Georgia Power is getting closer to launching its first foray into a revolutionary new source of energy generation.

The state Public Service Commission (PSC) next week will consider a proposed demonstration project to evaluate the technical and economic feasibility of generating power through battery storage.

Georgia Power plans to build a battery storage system near an existing substation in west-central Georgia’s Talbot County that will generate 65 megawatts of electricity. One megawatt produces enough energy to power 650 average homes.

The Mossy Branch Battery Facility is the largest of three battery storage projects the Atlanta-based utility is planning with 80 megawatts of power the PSC authorized two years ago. Battery storage is the most forward-looking component of the latest 20-year energy production plan Georgia Power filed with the commission in 2019.

“We believe the Mossy Branch project will provide a significant opportunity to evaluate in real-time in a real-world environment the commercial and operational performance of a standalone grid-charging storage asset,” Brandon Marzo, a lawyer representing Georgia Power, told the commission’s Energy Committee Thursday. “That really is the benefit of doing this project.”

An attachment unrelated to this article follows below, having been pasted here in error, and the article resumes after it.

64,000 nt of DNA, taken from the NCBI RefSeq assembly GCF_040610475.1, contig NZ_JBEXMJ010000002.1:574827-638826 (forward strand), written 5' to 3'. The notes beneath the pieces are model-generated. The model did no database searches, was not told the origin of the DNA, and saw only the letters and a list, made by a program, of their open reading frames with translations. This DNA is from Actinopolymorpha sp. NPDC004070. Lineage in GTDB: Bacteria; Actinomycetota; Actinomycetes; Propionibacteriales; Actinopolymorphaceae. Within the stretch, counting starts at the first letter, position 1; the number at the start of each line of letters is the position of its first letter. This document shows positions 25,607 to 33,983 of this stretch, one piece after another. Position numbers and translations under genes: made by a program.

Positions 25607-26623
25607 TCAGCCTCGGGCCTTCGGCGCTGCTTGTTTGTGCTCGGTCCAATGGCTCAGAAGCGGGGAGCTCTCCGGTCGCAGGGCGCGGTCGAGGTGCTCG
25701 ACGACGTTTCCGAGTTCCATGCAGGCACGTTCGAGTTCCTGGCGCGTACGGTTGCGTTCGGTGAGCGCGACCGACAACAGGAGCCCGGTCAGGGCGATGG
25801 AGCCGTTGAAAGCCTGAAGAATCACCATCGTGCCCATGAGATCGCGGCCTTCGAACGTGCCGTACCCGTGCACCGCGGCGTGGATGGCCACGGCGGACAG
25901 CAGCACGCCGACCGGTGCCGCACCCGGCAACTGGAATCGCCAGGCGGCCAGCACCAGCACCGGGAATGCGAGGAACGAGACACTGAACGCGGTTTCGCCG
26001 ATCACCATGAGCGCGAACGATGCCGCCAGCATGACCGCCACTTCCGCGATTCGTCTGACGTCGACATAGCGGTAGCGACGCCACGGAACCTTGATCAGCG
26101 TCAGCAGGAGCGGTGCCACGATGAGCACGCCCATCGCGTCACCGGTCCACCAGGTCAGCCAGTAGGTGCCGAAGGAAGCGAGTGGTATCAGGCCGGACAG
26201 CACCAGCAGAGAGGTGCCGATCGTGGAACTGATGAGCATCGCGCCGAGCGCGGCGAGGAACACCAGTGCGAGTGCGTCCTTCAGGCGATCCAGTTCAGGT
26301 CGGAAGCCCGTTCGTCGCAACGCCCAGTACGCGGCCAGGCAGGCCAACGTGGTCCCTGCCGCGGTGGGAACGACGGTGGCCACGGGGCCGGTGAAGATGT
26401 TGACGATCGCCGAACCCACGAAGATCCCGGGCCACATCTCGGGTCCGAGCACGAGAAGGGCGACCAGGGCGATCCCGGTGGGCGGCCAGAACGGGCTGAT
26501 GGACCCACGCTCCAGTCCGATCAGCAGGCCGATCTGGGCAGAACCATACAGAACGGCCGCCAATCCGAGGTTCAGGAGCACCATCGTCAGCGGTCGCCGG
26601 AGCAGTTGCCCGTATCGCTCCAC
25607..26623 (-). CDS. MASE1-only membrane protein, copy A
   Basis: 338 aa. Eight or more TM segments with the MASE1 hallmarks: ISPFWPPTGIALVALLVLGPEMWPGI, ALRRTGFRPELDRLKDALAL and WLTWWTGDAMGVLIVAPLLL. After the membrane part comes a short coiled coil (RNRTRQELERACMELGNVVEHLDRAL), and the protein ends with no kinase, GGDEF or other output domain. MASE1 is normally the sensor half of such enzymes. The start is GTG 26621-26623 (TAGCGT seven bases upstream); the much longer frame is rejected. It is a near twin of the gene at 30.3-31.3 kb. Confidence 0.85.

Battery storage is the latest in an otherwise familiar array of sources Georgia Power uses to generate energy. The technology promises to play a role in helping the utility reduce its reliance on coal as it increases its use of natural gas, nuclear and renewable power.

Georgia Power has not revealed how much the demonstration project will cost. That information was redacted from a filing the utility submitted to the PSC in July.

If the commission signs off on the project next week, the battery storage facility is expected to go into commercial operation in two years.

Dave Williams writes for Capitol Beat News Service


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